[Tutor] Finding a specific line in a body of text

Steven D'Aprano steve at pearwood.info
Mon Mar 12 06:10:25 CET 2012

On Mon, Mar 12, 2012 at 05:46:39AM +0100, Robert Sjoblom wrote:
> > You haven't shown us the critical part: how are you getting the lines in
> > the first place?
> Ah, yes --
> with open(address, "r", encoding="cp1252") as instream:
>     for line in instream:

Seems reasonable.

> > (Also, you shouldn't shadow built-ins like list as you do above, unless
> > you know what you are doing. If you have to ask "what's shadowing?", you
> > don't :)
> Maybe I should have said list_name.append() instead; sorry for that.

No problems :) Shadowing builtins is fine if you know what you're doing, 
but it's the people who do it without realising that end up causing 
themselves trouble.

> >> This, however, turned out to be unacceptably slow; this file is 1.1M
> >> lines, and it takes roughly a minute to go through. I have 450 of
> >> these files; I don't have the luxury to let it run for 8 hours.
> >
> > Really? And how many hours have you spent trying to speed this up? Two?
> > Three? Seven? And if it takes people two or three hours to answer your
> > question, and you another two or three hours to read it, it would have
> > been faster to just run the code as given :)
> Yes, for one set of files. Since I don't know how many sets of ~450
> files I'll have to run this over, I think that asking for help was a
> rather acceptable loss of time. I work on other parts while waiting
> anyway, or try and find out on my own as well.

All very reasonable. So long as you have considered the alternatives.

> > - if you need to stick with Python, try this:
> >
> > # untested
> > results = []
> > fp = open('filename')
> > for line in fp:
> >    if key in line:
> >        # Found key, skip the next line and save the following.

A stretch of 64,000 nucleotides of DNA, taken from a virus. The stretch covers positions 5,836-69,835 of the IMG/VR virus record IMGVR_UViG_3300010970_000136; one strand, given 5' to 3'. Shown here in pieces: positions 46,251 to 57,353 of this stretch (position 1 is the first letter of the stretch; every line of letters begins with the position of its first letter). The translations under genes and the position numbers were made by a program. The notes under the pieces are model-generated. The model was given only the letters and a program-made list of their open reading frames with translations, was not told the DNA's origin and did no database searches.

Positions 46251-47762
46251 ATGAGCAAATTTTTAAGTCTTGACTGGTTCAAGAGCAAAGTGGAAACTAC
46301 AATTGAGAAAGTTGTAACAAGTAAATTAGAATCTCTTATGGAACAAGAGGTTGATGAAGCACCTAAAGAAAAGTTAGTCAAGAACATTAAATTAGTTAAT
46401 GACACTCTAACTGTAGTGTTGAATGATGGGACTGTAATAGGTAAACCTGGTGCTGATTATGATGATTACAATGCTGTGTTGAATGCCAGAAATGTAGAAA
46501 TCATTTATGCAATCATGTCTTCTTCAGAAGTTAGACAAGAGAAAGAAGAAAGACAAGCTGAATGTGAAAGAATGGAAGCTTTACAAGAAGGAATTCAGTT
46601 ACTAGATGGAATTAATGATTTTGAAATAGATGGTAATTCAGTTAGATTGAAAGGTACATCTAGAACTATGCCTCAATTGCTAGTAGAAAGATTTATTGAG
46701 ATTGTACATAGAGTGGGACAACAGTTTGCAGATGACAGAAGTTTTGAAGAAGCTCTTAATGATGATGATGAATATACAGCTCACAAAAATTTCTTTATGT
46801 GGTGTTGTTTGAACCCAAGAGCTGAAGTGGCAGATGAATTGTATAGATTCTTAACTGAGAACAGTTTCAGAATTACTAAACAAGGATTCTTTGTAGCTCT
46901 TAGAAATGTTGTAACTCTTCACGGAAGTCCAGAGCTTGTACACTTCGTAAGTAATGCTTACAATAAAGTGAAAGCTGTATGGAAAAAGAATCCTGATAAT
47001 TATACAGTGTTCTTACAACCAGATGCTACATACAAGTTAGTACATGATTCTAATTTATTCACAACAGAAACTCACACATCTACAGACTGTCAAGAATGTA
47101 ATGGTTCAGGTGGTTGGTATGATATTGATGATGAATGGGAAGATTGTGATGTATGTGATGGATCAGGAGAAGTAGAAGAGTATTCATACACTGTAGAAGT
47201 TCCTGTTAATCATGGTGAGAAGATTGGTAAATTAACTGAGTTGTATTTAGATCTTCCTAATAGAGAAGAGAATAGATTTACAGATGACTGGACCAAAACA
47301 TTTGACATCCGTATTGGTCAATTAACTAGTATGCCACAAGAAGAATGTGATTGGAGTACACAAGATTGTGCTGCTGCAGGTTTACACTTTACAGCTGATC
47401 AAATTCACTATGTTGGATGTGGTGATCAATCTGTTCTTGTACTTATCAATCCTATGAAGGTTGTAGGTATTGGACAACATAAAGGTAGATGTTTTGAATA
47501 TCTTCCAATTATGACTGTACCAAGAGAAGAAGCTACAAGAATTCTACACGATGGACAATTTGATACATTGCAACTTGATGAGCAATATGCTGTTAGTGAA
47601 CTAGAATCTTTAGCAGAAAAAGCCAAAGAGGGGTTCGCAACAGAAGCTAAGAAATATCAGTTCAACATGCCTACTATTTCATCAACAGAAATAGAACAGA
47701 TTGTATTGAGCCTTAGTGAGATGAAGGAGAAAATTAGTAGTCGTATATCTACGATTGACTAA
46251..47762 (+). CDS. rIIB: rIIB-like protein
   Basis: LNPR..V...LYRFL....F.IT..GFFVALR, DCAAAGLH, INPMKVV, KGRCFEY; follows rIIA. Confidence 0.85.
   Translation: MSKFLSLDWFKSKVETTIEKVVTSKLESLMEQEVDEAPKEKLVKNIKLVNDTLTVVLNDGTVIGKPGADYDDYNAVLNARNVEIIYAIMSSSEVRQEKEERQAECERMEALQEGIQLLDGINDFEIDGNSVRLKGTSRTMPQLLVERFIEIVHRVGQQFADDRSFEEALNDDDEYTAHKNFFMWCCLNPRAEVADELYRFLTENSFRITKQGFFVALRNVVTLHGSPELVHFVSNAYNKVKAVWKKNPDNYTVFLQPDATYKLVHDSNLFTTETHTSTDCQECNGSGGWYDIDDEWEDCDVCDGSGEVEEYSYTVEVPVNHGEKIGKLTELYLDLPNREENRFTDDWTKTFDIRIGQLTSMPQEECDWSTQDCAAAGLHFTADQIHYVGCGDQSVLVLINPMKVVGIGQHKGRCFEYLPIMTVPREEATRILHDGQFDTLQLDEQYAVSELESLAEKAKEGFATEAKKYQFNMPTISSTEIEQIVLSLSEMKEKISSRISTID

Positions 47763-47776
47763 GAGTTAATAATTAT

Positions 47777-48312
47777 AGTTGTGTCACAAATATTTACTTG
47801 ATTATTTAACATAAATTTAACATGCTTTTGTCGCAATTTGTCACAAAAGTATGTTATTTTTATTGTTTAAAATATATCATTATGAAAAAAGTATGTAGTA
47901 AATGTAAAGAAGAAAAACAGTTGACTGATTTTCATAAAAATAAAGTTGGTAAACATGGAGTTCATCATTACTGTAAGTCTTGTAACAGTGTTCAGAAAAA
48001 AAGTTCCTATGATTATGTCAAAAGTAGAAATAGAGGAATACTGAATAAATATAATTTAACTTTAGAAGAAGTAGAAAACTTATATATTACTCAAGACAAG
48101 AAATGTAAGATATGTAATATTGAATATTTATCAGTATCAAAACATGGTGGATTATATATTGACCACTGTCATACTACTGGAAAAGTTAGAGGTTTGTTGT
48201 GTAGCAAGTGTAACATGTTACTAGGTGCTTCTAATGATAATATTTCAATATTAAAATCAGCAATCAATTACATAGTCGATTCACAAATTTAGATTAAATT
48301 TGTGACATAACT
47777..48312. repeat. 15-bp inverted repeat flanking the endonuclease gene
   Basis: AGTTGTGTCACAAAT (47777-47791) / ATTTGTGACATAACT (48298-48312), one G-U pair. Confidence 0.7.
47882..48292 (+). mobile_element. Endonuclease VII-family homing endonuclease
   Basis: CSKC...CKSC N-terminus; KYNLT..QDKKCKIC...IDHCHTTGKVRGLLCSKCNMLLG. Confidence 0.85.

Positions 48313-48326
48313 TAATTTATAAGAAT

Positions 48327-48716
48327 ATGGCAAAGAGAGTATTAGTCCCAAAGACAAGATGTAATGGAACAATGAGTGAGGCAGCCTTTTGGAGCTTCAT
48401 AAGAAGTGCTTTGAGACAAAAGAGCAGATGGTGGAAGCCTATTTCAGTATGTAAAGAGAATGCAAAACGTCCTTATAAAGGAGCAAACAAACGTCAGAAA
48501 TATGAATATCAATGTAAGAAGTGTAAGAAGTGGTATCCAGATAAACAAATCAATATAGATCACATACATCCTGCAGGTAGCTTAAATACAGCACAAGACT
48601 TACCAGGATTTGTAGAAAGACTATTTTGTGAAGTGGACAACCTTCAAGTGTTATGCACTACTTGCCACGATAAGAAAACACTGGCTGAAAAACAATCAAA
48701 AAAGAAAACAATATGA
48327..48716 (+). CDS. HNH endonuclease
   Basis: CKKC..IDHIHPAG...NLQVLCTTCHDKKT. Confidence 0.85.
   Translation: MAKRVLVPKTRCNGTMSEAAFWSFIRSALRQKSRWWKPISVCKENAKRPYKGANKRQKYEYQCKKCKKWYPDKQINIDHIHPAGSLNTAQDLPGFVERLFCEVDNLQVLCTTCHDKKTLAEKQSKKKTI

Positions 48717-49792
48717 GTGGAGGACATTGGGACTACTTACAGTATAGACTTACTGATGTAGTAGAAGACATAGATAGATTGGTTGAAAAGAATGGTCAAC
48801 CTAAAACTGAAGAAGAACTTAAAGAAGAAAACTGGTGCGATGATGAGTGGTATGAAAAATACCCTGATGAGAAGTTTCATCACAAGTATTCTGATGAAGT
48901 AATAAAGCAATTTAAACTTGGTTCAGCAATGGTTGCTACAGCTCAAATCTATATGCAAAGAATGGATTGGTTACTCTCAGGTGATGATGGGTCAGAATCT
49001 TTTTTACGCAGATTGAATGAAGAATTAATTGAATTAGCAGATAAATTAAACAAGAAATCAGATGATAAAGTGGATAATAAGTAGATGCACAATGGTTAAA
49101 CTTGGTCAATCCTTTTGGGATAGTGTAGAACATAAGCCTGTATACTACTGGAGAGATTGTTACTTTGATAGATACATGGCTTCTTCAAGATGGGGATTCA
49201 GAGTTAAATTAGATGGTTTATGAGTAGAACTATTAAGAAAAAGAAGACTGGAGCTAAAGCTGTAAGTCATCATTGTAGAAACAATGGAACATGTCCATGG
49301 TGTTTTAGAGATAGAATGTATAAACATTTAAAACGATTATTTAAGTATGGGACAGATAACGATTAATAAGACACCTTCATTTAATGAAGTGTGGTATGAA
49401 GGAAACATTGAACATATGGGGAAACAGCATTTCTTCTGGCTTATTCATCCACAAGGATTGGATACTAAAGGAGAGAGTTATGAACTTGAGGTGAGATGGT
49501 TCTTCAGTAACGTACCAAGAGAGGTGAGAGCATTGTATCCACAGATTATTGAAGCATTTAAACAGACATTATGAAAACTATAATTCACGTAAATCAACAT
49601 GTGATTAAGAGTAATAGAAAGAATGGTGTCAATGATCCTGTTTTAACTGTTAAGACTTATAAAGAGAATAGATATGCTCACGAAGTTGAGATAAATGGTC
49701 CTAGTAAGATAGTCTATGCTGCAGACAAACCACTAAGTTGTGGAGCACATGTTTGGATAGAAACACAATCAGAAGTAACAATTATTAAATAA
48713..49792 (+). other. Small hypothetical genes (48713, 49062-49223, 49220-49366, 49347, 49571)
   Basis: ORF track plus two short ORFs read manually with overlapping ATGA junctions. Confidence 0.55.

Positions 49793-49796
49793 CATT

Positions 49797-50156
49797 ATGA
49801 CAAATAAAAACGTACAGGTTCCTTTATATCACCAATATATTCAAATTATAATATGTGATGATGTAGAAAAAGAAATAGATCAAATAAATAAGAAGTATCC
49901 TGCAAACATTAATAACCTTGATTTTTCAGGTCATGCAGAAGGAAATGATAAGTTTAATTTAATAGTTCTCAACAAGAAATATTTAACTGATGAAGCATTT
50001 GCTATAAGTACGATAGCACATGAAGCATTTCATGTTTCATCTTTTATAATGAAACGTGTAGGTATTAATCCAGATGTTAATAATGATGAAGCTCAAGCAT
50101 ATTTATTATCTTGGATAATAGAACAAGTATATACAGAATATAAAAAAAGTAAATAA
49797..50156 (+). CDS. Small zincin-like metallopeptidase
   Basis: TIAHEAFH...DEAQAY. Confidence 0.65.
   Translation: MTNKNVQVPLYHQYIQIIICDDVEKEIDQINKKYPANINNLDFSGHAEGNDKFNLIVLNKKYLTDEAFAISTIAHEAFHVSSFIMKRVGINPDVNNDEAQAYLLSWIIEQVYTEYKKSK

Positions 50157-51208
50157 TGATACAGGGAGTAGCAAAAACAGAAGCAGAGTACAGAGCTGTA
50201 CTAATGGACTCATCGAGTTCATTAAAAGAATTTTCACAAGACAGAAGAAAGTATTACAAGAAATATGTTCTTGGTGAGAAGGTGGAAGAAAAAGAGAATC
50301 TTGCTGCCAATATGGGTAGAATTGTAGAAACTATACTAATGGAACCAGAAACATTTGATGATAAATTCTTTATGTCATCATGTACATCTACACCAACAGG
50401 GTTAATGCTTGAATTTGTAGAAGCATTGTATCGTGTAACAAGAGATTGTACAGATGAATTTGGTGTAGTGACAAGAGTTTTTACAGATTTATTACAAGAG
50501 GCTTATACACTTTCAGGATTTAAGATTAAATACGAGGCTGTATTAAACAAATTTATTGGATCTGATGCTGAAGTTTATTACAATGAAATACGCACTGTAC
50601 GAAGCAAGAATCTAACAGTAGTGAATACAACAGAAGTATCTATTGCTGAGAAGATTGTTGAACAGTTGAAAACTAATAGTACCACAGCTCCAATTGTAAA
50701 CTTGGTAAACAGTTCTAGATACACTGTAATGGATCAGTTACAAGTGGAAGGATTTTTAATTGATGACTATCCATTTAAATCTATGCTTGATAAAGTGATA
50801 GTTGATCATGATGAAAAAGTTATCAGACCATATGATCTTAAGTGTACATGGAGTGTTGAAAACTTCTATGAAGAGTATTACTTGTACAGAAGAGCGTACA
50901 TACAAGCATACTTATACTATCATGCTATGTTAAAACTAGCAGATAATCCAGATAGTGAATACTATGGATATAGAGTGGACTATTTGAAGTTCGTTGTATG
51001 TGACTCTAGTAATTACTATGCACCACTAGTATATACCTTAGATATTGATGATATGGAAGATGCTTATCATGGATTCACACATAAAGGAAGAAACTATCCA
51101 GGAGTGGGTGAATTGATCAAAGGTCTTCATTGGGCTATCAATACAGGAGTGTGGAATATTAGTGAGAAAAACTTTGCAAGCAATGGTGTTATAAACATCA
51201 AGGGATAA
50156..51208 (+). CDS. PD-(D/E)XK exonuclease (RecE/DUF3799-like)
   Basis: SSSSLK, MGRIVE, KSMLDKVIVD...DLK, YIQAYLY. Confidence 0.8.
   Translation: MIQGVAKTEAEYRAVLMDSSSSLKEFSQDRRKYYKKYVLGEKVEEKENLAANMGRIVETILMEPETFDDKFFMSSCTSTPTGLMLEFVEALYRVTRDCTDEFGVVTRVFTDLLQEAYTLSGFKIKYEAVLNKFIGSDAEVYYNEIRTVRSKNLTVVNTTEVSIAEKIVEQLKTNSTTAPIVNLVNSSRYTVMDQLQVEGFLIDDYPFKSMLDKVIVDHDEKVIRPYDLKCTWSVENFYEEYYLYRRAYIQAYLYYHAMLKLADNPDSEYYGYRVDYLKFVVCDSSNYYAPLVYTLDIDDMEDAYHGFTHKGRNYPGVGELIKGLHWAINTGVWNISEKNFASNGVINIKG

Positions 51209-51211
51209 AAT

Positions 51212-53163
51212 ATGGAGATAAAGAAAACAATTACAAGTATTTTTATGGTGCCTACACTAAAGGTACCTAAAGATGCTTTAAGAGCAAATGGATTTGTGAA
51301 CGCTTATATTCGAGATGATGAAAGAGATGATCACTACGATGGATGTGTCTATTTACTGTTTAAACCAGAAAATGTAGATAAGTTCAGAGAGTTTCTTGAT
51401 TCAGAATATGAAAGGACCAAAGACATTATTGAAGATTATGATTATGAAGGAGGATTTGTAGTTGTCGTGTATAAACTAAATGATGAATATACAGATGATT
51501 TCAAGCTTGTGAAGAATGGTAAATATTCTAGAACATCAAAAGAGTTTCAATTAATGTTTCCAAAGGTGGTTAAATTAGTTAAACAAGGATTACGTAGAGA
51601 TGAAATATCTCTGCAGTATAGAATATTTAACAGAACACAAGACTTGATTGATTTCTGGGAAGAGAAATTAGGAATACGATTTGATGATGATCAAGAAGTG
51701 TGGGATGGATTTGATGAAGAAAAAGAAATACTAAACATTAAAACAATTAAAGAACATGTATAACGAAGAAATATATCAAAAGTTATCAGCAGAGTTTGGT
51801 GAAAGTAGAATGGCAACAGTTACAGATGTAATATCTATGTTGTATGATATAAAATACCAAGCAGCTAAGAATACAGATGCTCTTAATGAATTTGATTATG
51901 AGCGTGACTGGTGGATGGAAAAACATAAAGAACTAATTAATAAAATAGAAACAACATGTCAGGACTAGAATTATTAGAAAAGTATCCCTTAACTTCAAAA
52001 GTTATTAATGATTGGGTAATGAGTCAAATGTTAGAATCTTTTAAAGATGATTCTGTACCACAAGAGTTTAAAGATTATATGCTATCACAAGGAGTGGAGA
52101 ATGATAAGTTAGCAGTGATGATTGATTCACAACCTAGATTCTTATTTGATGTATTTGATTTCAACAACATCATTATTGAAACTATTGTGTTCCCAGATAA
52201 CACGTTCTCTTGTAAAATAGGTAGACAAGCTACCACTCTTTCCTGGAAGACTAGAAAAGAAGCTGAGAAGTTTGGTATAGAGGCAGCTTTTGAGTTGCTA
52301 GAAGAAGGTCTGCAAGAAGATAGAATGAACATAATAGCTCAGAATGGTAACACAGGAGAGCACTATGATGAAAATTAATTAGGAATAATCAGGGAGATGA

> >        _ = next(fp, '')
> >        results.append(next(fp, ''))
> Well that's certainly faster, but not fast enough.

You may have to consider that your bottleneck is not the speed of your 
Python code, but the speed of getting data off the disk into memory. In 
which case, you may be stuck.

I suggest you time how long it takes to process a file using the above, 
then compare it to how long just reading the file takes:

from time import clock
t = clock()
for line in open('filename', encoding='cp1252'):
print(clock() - t)

Run both timings a couple of times and pick the smallest number, to 
minimise caching effects and other extraneous influences.

Then do the same using a system tool. You're using Windows, right? I 
can't tell you how to do it in Windows, but on Linux I'd say:

time cat 'filename' > /dev/null

which should give me a rough-and-ready estimate of the raw speed of 
reading data off the disk. If this speed is not *significantly* better 
than you are getting in Python, then there simply isn't any feasible way 
to speed the code up appreciably. (Except maybe get faster hard drives 
or smaller files .)

> How do you approach something like this, when someone tells you "we
> need you to parse these files. We can't tell you how they're
> structured so you'll have to figure that out yourself."? 

Bitch and moan quietly to myself, and then smile when I realise I'm 
being paid by the hour.

Reverse-engineering a file structure without any documentation is rarely 
simple or fast.


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